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What Israeli Startups Need to Understand about US Market Entry

Author: Jonathan "Yoni" Frenkel, Content Marketing Strategist

We may be at the beginning of the end of this phase of the pandemic; we either learn to live with it, or eventually, multiple versions of a vaccine will appear on the market in the coming months. Either way, life must go on, and that includes our work and professional goals. For founders here in Israel, their startups still need to grow their sales and marketing efforts to acquire new customers, and ultimately open their US presence as they expand.

However, the United States many Israeli entrepreneurs left pre-COVID is not the same country they are planning on reentering. The pandemic, along with the social protests for justice has caused significant changes. This has been particularly felt in major urban centers such as New York and San Francisco, which saw major migrations to locations outside the coasts. In the coming months, as startups begin to ramp up their expansion efforts, there are a number of factors Israeli startups should look for in an American city when they seek US market entry. I would advise a hybrid model, as location is still important as some in-person meetings may happen, but other factors should be taken into consideration as well. While we are all digital-first for now, we may assume the second we have a sense of normality people will revert to their old ways. We just do not know when that is going to happen so that is something to keep in mind when looking at locations.

Access to talent

When you look at some of the most successful Israeli/American startups- - Lemonade, Yotpo, Gong, have a strong focus on building a US culture as well. Pre-COVID talent was centrally located in certain locations such as New York and the Bay Area. And while it has been addressed often, COVID really is the great accelerator, and trends that have been moving slowly only increased. For the time being, work is remote, and as such communities vital to our mental wellbeing will start to take on more form and meaning, human beings being the social creatures we are.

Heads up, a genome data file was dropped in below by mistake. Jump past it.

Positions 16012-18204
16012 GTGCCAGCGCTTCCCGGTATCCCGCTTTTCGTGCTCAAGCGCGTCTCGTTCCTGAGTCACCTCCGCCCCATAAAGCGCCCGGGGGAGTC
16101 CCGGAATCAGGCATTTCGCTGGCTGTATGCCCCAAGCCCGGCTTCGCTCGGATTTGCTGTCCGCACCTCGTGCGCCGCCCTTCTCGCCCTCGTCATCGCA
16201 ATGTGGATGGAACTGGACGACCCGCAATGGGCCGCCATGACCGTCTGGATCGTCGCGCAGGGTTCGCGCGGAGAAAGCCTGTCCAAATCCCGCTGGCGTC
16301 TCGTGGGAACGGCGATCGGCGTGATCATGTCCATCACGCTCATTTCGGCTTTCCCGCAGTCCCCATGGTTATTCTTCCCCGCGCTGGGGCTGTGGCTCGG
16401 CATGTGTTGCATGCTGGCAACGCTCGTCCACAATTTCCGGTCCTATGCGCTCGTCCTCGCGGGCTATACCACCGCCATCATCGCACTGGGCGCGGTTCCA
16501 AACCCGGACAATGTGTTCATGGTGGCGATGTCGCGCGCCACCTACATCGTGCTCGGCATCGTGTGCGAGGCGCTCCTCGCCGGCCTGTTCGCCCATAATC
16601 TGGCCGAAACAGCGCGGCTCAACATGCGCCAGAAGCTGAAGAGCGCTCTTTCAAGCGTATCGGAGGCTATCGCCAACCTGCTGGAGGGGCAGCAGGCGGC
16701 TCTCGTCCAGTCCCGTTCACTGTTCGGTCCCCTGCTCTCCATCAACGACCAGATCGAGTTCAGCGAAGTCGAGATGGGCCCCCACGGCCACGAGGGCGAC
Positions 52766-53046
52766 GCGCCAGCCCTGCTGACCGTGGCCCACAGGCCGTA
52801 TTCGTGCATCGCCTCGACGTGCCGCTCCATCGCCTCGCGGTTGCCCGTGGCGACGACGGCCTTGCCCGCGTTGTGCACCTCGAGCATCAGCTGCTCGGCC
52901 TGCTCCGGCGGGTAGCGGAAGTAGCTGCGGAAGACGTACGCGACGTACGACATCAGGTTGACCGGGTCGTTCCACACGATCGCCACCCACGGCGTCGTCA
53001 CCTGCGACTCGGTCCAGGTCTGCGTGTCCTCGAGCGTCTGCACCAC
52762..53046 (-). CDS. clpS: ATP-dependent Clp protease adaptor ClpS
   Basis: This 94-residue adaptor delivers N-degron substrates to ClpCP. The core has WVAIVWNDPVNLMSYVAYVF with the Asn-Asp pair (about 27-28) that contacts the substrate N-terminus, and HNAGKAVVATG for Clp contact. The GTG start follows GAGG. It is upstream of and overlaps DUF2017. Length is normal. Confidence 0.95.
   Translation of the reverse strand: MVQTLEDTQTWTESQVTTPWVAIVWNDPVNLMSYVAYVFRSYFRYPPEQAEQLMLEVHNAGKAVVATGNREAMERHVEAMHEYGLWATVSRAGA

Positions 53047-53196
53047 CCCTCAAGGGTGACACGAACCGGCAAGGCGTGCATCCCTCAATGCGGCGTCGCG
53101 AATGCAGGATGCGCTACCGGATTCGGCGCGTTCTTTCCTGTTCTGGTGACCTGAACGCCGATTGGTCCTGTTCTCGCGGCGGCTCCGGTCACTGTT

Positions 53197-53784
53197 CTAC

In this case, remote working, which was already in the ascent became the norm. We’re also going to see the further decentralization of talent as many of the big tech companies are already stating that they’ll continue remote work into next year (and possibly forever). That is why being in a cluster of talent could also be important, and there are options outside New York and the Bay Area in a number of startup cities such as Cleveland, Tampa, and Tulsa. We’re also starting to see companies scale remotely from the get-go (with titles such as Head of Remote) and that will only continue. What will probably happen is a hybrid model, in which we’ll see clusters or communities of remote workers where there is a good work-life balance. This trend is already happening globally in European countries such as Portugal and will continue to go through changes as we learn to adapt to multiple waves of the virus.

Where money lives still matters… but location may matter less